Helping Children Experience Meaningful Prayer

    By Amie Leavitt

    “I am a child of God …”

    Six simple words that teach us who we are. They can also help us learn to pray.

    “As soon as we learn the true relationship in which we stand toward God (namely, God is our Father, and we are His children), then at once prayer becomes natural and instinctive on our part,” the Bible Dictionary explains. “Many of the so-called difficulties about prayer arise from forgetting this relationship.”1 How can we make sure we are consistently building a relationship with our Heavenly Father and helping our children do the same? Here are some ideas:

    Teach Children That Prayer Is a Gift

    Prayer is a gift. Teach your children that they can speak with their Father in Heaven themselves directly. What a gift that is! Prayer is the main way we build a strong relationship with Heavenly Father. As President Gordon B. Hinckley (1920–2008) explained, “None of us can really make it alone. We need help, the kind of help that can come in answer to prayer.”2

    Teach Children to Pray from the Heart

    Prayer is more than just words—it’s a conversation from the heart with our caring Heavenly Father. When we help our children see prayer this way, they may be less inclined to say repetitious prayers and more inclined to really think about what they want to say to Him. Naturally, their prayers will be more meaningful when they view prayer as the gift that it is.

    Teach Children to Pray Anytime and Anywhere

    While it’s certainly respectful to kneel when we pray, it is not a requirement to do so. We can pray anytime and anywhere. Teach your children that they can say a silent prayer for help in the middle of a tough situation or thank God when they see something beautiful in nature. Heavenly Father is ready and willing to hear us anytime we need to talk.

    One family likes to have a quick “huddle prayer” as the kids rush out the door. We simply put our arms around each other and say a quick prayer for protection and guidance.

    Try these activities with your family to help improve both individual and family prayers:

    1. Happy Thoughts and Needs

    To avoid repetition in prayer, ask each family member to share one thing they are happy about or grateful for that day. Then, encourage the person saying the family prayer to include some of the “happy thoughts” in the prayer. This will help each family member really ponder the ways Heavenly Father has blessed their lives each day. There may also be an opportunity to think about a family member who is in need of a special blessing, such as help with a test, a job interview, or finding a new friend. Praying for someone by name draws a family together.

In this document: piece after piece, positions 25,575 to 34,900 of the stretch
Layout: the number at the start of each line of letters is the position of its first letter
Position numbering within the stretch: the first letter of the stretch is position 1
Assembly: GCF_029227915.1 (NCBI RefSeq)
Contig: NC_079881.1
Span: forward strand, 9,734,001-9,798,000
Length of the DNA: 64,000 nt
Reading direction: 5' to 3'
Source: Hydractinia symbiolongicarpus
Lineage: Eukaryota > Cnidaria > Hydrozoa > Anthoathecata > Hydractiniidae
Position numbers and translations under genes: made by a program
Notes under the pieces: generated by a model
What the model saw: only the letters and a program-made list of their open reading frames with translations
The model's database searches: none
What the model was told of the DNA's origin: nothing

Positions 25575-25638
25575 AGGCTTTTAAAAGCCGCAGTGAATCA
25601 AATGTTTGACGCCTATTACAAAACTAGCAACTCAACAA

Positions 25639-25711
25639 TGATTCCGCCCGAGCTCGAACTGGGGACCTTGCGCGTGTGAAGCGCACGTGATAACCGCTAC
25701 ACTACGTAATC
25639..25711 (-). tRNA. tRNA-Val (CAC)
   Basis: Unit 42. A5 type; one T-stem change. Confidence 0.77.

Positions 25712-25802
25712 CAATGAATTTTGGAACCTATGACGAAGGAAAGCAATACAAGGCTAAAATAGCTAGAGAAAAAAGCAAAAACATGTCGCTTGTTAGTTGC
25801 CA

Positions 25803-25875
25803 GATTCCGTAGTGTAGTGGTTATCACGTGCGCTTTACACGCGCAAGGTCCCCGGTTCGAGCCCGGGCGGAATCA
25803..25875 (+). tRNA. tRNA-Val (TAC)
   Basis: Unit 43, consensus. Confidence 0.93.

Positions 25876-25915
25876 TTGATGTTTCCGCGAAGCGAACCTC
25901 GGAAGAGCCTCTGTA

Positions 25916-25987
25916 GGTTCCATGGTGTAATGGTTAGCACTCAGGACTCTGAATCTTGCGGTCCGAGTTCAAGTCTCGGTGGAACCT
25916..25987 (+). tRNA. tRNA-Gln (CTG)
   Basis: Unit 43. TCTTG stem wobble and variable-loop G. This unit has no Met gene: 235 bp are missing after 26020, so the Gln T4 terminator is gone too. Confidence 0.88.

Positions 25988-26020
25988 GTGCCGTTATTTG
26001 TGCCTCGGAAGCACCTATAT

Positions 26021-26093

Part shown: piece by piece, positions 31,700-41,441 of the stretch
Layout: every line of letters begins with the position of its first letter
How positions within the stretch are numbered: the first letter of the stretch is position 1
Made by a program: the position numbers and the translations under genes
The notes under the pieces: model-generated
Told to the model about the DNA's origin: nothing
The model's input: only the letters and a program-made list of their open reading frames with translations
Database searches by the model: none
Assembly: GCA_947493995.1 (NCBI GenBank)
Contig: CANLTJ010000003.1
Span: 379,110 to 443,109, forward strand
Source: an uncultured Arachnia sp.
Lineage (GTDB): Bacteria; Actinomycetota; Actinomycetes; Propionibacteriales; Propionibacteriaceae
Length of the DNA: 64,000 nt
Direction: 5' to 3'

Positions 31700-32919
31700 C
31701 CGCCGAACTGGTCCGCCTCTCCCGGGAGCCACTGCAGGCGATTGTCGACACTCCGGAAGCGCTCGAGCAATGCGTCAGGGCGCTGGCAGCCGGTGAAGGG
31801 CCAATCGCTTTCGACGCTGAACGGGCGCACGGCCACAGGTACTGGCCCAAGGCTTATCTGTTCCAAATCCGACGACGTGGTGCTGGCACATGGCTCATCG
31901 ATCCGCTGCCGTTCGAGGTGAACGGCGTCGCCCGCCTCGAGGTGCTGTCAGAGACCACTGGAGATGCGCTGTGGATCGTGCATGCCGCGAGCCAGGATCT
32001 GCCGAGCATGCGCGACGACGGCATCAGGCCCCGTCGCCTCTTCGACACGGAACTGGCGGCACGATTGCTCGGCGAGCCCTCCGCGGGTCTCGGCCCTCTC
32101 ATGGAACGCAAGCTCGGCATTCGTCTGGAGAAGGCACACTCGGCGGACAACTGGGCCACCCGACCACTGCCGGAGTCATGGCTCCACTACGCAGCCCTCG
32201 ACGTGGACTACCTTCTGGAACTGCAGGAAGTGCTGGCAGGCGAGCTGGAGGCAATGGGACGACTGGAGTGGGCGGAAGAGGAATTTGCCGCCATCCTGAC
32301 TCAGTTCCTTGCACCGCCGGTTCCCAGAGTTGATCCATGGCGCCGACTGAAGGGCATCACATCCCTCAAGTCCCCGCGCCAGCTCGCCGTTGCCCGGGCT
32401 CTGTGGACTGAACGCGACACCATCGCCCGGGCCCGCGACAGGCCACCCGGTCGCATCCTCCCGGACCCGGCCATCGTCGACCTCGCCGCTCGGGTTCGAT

2. Remember, Remember

    Read or listen to President Henry B. Eyring’s general conference talk titled “O Remember, Remember,” and look for ways to recognize and remember God’s kindness.3

    3. Listening for Answers

    After your children say their individual prayers, encourage them to write down any thoughts or ideas they might have. Be sure to explain that answers do not always come right away. Sometimes our answers are not at all what we expect, and they may come at random times. By keeping the Holy Ghost always in our hearts, we can recognize the answers to our prayers when they do come.

    4. Lead by Example

    Show your children that prayer is important to you. Share experiences you have had with prayer, and bear your testimony of how it has helped you in your life. If prayer is new to you, that’s okay. Explain to your children that we are all in different places in our journey. Share ways that you are trying to improve your relationship with Heavenly Father, and encourage them to do the same, both individually and as a family.


    1. Bible Dictionary, “Prayer.”
    2. Teachings of Presidents of the Church: Gordon B. Hinckley (2016), 107.
    3. Henry B. Eyring, “O Remember, Remember,” Ensign or Liahona, Nov. 2007, 66–69.

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